61 terms

Landmark Supreme Court Cases

Include: year, background of case, ruling and impact of ruling
Schenck v. United States
There are limits on free speech if it posed a "clear and present danger" to the - You cannot yell "Fire" in a crowded room if it is not true
Tinker v. Des Moines
Schools cannot ban symbolic speech; Students have the right to symbolic speech at school as long as it is not disruptive
The Skokie Case
A group cannot be denied their Constitutional rights based on their beliefs; KKK wanted to hold a parade - freedom of expression
Bethel School District v. Fraser
Schools can make rules to regulate speech, was a United States Supreme Court decision involving free speech and public schools. Matthew Fraser was suspended from school for making a speech full of sexual double entendres at a school assembly. The Supreme Court held that his suspension did not violate the First Amendment as schools can limit lewd, obscene language
Hazelwood School District v. Kuhlmeier
School principals can censor student publications, constrains student rights, newspaper is part of curriculum and can be regulated by school, school can provide reasonable protection for students and community
Texas v. Johnson
Legal to burn the flag in protest; Freedom of Speech
Engel v. Vitale
School sponsored prayer is illegal in public schools; separation of church and state
Abington v. Schempp
Daily scripture reading for religious purposes is illegal in public schools; separation of church and state
Mapp v. Ohio
The 1961 Supreme Court decision ruling that the Fourth Amendment's protection against unreasonable searches and seizures must be extended to the states as well as to the federal government.Exclusionary Rule; evidence obtained illegally cannot be used in a court of law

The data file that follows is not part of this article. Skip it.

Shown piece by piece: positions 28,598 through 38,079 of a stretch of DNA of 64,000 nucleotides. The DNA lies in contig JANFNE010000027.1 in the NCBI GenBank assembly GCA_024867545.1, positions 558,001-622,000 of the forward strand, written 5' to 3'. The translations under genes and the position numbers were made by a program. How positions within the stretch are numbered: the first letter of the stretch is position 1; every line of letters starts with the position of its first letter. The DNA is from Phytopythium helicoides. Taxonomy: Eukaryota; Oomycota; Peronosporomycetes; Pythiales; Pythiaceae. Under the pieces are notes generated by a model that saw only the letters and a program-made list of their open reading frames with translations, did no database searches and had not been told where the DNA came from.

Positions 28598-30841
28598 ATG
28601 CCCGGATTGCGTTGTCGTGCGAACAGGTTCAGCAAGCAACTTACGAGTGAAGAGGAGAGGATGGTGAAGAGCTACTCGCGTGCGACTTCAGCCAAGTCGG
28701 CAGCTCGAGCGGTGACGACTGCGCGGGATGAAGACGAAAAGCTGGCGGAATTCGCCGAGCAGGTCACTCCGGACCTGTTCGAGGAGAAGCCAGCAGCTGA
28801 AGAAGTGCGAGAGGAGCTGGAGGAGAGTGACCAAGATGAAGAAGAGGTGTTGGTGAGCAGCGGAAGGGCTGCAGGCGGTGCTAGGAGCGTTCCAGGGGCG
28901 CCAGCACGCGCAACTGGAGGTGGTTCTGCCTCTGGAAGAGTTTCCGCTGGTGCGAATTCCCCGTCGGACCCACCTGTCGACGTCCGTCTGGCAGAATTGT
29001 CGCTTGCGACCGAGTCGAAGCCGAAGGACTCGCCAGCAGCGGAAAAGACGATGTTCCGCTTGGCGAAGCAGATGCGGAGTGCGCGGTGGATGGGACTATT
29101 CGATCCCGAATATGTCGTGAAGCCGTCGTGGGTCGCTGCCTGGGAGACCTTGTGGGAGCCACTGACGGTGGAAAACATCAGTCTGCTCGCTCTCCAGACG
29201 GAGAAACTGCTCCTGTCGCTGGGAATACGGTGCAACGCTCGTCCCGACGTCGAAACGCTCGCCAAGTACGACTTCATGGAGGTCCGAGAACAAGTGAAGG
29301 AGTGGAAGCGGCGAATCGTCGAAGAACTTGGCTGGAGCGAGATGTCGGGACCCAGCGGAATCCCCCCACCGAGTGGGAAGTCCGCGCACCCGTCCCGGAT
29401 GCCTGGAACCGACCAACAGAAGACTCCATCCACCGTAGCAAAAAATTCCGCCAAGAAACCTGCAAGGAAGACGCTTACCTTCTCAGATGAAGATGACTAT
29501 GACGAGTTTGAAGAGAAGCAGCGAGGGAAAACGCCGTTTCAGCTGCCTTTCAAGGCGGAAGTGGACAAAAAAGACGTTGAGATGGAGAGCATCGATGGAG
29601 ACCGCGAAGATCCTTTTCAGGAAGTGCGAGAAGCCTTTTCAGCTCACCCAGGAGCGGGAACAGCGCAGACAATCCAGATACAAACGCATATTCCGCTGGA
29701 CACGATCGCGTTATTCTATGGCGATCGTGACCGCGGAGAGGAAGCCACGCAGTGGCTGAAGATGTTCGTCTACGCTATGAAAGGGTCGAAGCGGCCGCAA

Roe v. Wade
Abortions legal in all 50 states; choice & Right to privacy
TLO v. New Jersey
School officials can search students based on "reasonable suspicion" "Probable cause" is not necessary, This 1985 case started when school administrators found a girl smoking in the school restroom. They searched her bag and found evidence of her dealing marijuana.
The ruling in the Supreme Court was that the school was right and they had a reasonable cause to search her bag. The girl was also punished by the juvenile court.
Right to privacy vs
In Loco Parentis - individual who assumes parental status and responsibilities for another individual... school officials are responsible for the safety of their students
Gideon v. Wainwright
Criminal defendants are entitled to a court appointed attorney regardless of the type of crime; rights of the accused
Escobedo v. Illinois
Criminals are entitled to have their attorney present during questioning; rights of the accused
Miranda v. Arizona
Police must read suspects their rights if they are under arrest and being questioned about a crime; rights of the accused ... (now if arrested the police will inform you of your "Miranda rights"
In RE Gault
Established rules for arresting, questioning, convicting and sentencing juveniles
Furman v. Georgia
Death penalty not unconstitutional, but procedures applied by states were biased against African Americans and the poor; the U. S. Supreme Court ruled that the death penalty, as administered, constituted cruel and unusual punishment in which case... states that retain death penalty had to rewrite procedures
Gregg v. Georgia
Cruel and unusual punishment concerned torture, made capital punishment constitutional; overturned Furman v. Georgia (1972) which stated that capital punishment was unconstitutional
Dred Scott v. Sanford
Stated people of African descent (Slaves and freemen) were not citizens and not entitled to sue in court